It makes a good story, very typical of fanciful Christian hagiography, but like most such stories it has its problems, not least among them the fact that the church historian Eusebius says nothing at all about the cross being discovered by Helena, or connecting her with the building of the Church of the Holy Sepulchre. Then too, Eusebius quotes a letter of Constantine to Bishop Macarius of Jerusalem, in which the Emperor relates that excavations on the site of a pagan temple had uncovered a token “of the holiest passion.” So perhaps during excavations to remove a pagan temple and to replace it with a Christian church, some wood was found (or said to be found) which was then put forth as “the True Cross.” But Constantine says nothing about any relation of this to his mother Helena.

But the stories behind icons are not what we think of today as history. Instead, they are hagiography, stories written with a religious (and sometimes religio-political) purpose in mind. There is even a further story associated with the finding — that a funeral was passing by with the body of a dead man. Each of the three crosses was placed on the corpse, and when touched by the third — the cross of Jesus — the dead man came to life.

Be that as it may, the icon type I want to discuss today is that known as the Elevation of the Cross, one of the major Church Festivals of the year celebrated on September 14th.

Here is an example:

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(Courtesy of

It bears the title inscription VOZDVIZHENIE CHESTNAGO KRESTA GOSPODNYA — “THE ELEVATION OF THE HONORABLE CROSS OF THE LORD.” It depicts the raising of the cross, after its discovery, before the people of Jerusalem for their veneration. In this example, bishop Makariy (Macarius) stands just to the left of the cross. Another bishop is opposite him. At far left, crowned, is Tsar (Emperor) Constantine, and at far right Tsaritsa (Empress) Elena, Helena.

Note the large size of the cross. In other examples of the same icon type, the cross is often depicted in a much smaller form, as we see in the next icon, which bears the title VOZDVIZHENIE CHESTNAGO KRESTA — THE ELEVATION OF THE HONORABLE CROSS:

(Courtesy of
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In this more elaborate icon, the cross is only a fraction of the size of that in the previous example. It is so small, in fact, that
Bishop Macarius is holding it in his hands above his head. This is the influence of the use of small crosses in church ritual. Note also that in this image, the positions of Constantine and Helena are reversed; she is on the left, and he is on the right.

Note the dark mark in the lower left border just beneath the central image. It is a candle burn, something one often sees on old icons. It was common to display an icon for veneration on a shelf with a candle burning before the image, and sometimes the candle was placed too close.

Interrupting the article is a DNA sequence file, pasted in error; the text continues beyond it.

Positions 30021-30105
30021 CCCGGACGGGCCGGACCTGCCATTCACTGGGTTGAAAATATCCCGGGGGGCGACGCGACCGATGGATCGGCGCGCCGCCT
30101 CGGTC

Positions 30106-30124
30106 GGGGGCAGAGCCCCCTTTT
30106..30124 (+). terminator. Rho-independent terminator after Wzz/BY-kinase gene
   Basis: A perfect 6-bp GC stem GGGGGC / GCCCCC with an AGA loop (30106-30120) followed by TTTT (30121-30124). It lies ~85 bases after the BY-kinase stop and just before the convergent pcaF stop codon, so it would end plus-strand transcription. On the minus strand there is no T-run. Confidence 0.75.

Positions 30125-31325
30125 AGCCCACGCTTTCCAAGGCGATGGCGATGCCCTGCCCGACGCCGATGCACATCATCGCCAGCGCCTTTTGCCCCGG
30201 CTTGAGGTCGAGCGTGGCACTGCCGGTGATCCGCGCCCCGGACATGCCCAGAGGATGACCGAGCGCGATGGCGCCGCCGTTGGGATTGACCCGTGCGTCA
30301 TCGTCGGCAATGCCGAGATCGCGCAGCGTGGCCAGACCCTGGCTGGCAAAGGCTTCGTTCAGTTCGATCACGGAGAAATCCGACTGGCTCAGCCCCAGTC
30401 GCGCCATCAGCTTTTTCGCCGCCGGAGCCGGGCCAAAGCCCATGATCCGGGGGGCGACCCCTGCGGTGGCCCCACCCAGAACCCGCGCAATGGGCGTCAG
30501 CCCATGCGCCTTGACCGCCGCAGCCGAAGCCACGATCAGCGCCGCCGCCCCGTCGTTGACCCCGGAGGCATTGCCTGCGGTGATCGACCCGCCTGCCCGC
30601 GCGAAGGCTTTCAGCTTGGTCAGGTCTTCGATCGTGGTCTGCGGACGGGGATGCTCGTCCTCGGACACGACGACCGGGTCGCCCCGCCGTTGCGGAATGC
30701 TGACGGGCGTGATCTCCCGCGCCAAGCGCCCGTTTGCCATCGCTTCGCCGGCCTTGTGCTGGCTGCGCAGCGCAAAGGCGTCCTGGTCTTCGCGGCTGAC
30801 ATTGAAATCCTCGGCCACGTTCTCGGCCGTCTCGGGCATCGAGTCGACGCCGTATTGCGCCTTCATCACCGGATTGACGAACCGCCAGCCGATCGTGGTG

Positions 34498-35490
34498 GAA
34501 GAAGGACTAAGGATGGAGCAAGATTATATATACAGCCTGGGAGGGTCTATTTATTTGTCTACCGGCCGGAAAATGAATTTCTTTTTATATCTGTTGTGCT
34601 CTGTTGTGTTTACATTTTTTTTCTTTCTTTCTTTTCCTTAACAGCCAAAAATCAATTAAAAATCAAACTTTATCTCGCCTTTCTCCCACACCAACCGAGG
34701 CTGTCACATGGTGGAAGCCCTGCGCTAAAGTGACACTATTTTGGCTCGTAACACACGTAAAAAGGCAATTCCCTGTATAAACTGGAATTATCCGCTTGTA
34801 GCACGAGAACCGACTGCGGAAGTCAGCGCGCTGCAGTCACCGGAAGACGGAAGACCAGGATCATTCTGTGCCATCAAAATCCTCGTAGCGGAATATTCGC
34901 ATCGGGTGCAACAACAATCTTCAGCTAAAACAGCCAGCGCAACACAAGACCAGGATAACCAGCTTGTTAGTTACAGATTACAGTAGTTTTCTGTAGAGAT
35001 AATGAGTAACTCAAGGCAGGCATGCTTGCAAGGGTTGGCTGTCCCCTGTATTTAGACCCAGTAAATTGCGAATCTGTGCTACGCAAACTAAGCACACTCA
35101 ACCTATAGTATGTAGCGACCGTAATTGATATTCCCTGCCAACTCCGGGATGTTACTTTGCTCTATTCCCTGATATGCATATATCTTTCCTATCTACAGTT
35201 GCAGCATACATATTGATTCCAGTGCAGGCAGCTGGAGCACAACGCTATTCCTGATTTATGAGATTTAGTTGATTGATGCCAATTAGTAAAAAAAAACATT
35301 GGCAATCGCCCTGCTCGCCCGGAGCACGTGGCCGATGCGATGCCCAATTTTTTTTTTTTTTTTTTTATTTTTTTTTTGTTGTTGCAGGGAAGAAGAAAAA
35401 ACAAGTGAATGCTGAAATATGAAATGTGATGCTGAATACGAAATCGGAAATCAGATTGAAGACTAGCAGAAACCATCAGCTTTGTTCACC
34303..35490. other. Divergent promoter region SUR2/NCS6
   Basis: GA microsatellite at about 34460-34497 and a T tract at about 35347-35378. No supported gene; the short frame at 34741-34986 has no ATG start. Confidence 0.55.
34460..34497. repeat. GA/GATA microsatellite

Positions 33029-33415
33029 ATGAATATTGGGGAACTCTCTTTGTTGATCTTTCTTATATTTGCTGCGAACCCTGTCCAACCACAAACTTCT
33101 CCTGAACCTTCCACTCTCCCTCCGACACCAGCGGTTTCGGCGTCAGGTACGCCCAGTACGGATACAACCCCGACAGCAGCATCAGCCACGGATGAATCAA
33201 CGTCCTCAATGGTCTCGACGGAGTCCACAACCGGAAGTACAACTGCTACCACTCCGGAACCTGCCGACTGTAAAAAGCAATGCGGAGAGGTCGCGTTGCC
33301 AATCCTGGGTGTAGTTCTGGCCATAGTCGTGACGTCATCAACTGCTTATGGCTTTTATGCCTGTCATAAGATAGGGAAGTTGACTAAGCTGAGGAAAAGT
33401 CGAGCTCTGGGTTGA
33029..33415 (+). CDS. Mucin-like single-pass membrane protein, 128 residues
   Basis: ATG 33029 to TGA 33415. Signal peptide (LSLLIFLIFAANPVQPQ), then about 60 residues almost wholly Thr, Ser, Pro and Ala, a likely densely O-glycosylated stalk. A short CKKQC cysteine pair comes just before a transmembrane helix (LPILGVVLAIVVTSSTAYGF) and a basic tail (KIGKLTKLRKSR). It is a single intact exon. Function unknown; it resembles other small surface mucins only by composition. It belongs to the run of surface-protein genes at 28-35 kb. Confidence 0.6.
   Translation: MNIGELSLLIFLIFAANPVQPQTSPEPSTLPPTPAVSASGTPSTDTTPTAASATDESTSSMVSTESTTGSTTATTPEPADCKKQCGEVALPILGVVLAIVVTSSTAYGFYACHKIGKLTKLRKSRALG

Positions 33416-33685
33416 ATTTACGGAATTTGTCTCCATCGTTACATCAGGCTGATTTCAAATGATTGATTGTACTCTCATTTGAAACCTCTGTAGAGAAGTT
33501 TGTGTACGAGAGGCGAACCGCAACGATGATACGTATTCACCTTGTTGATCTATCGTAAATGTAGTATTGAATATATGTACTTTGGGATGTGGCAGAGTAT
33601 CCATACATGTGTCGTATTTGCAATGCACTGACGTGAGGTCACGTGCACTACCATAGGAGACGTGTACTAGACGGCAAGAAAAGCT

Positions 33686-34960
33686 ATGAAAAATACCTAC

It is helpful to remember that in the hymns sung on the Festival of the Elevation of the Cross, there are some lines that one frequently finds on Russian cross-associated icons and on Russian crosses in general.

The first is from the tone 1 Troparion:
“O Lord, save thy people” (Спаси, Господи, люди Твоя — (Spasi, Gospodi, liudi tvoya).

The other, very common on cast brass crosses and icons of the Crucifixion, is:
“We bow before your Cross, Lord, and praise your holy resurrection” (Кресту Твоему поклоняемся, Владыко, и Святое Воскресение Твое славим — Krestu tvoemy poklonyaemsya, Vladiko, i svyatoe voskresenie tvoe slavim.”

It is also worth remembering that in Eastern Orthodoxy, Emperor Constantine and his mother Helena are called not only saints, but also “Equal to the Apostles.”

Here is another example, showing Helena at left:

(Courtesy of the Museum of Russian Icons, Clinton, MA)

The inscription at the top reads:
“Elevation [of the] Honorable Cross [of the] Lord”


In a previous posting I mentioned that one of the motifs found in origin stories of Marian icons regarded as “miracle-working” in Russian Orthodoxy is the “icon in a tree” motif. Here is another icon in that category:

(Courtesy of
(Courtesy of

This icon shows the “appearance” or “finding” (обретение —obretenie) of the Zhirovitskaya image. It is painted in the “western” realistic manner favored by the State Church rather than the stylized manner preferred by the Old Believers.

The Zhirovitskaya icon is said to have “appeared” in the year 1470. You will recall that in Russian Orthodox icon lore, the “appearance” (Явление — yavlenie) of an icon means its first “supernatural” manifestation resulting in its recognition as a miracle-working image.

The events are said to have happened near the little village of Zhirovits, in Grodno province of what then was part of the Duchy of Lithuania, but now is in eastern Belarus. Two shepherds were in a wood belonging to the well-to-do Orthodox believer and grandee Alexander Soltan when they noticed a bright light coming from a pear tree growing by a stream at a hill. They went closer, and saw that the light was coming from a small image of Mary holding the Christ Child. As they looked more closely, the light gradually dimmed and then disappeared, but the icon remained.

It was a small stone image, carved in relief in jasper. The two shepherds bowed to the icon, then took it down from the tree and brought it to Alexander Soltan, telling him of its “miraculous” appearance.

He did not take the story very seriously, but nonetheless put the icon in a chest, which he locked.

The next day he had guests. During conversation, he told them of the shepherds’ tale and the little stone icon. They expressed a desire to see it, but when he went to the chest and unlocked it, there was no icon inside. It was gone.

Some time later the shepherds were again in the wood, and again they saw the icon in the same tree. Once more they took it down and brought it to Alexander Soltan. This time he took it very seriously, and vowed to built a church to house the image, which he did.